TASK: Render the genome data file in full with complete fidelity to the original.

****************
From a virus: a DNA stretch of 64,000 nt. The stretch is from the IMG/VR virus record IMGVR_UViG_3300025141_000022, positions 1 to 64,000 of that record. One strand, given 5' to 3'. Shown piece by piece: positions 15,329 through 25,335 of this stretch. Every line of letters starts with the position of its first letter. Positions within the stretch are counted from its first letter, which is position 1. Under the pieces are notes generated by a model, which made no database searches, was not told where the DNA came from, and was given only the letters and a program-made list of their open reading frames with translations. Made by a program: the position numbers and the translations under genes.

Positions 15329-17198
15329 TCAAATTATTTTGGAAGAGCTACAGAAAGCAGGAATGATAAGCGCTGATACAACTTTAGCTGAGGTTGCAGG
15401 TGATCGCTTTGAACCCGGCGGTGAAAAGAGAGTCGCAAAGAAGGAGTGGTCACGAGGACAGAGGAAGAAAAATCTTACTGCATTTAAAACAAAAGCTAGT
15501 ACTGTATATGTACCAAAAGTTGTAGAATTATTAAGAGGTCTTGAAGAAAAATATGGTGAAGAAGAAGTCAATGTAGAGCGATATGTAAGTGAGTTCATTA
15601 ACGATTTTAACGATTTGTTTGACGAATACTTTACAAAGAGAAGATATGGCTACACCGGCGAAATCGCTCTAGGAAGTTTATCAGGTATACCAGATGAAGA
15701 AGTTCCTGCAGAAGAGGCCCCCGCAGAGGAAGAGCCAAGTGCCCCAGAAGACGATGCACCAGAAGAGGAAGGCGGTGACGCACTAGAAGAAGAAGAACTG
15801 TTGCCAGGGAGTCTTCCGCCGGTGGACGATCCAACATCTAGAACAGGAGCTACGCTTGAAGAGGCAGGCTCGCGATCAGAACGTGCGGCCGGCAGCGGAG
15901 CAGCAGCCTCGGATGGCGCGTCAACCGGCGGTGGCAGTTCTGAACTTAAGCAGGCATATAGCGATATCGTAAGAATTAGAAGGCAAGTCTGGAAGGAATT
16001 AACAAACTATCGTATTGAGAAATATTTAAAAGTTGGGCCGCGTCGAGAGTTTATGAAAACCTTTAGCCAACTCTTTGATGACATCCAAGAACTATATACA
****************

From a virus: a DNA stretch of 64,000 nt. The stretch is from the IMG/VR virus record IMGVR_UViG_3300025141_000022, positions 1 to 64,000 of that record. One strand, given 5' to 3'. Shown piece by piece: positions 15,329 through 25,335 of this stretch. Every line of letters starts with the position of its first letter. Positions within the stretch are counted from its first letter, which is position 1. Under the pieces are notes generated by a model, which made no database searches, was not told where the DNA came from, and was given only the letters and a program-made list of their open reading frames with translations. Made by a program: the position numbers and the translations under genes.

Positions 15329-17198
15329 TCAAATTATTTTGGAAGAGCTACAGAAAGCAGGAATGATAAGCGCTGATACAACTTTAGCTGAGGTTGCAGG
15401 TGATCGCTTTGAACCCGGCGGTGAAAAGAGAGTCGCAAAGAAGGAGTGGTCACGAGGACAGAGGAAGAAAAATCTTACTGCATTTAAAACAAAAGCTAGT
15501 ACTGTATATGTACCAAAAGTTGTAGAATTATTAAGAGGTCTTGAAGAAAAATATGGTGAAGAAGAAGTCAATGTAGAGCGATATGTAAGTGAGTTCATTA
15601 ACGATTTTAACGATTTGTTTGACGAATACTTTACAAAGAGAAGATATGGCTACACCGGCGAAATCGCTCTAGGAAGTTTATCAGGTATACCAGATGAAGA
15701 AGTTCCTGCAGAAGAGGCCCCCGCAGAGGAAGAGCCAAGTGCCCCAGAAGACGATGCACCAGAAGAGGAAGGCGGTGACGCACTAGAAGAAGAAGAACTG
15801 TTGCCAGGGAGTCTTCCGCCGGTGGACGATCCAACATCTAGAACAGGAGCTACGCTTGAAGAGGCAGGCTCGCGATCAGAACGTGCGGCCGGCAGCGGAG
15901 CAGCAGCCTCGGATGGCGCGTCAACCGGCGGTGGCAGTTCTGAACTTAAGCAGGCATATAGCGATATCGTAAGAATTAGAAGGCAAGTCTGGAAGGAATT
16001 AACAAACTATCGTATTGAGAAATATTTAAAAGTTGGGCCGCGTCGAGAGTTTATGAAAACCTTTAGCCAACTCTTTGATGACATCCAAGAACTATATACA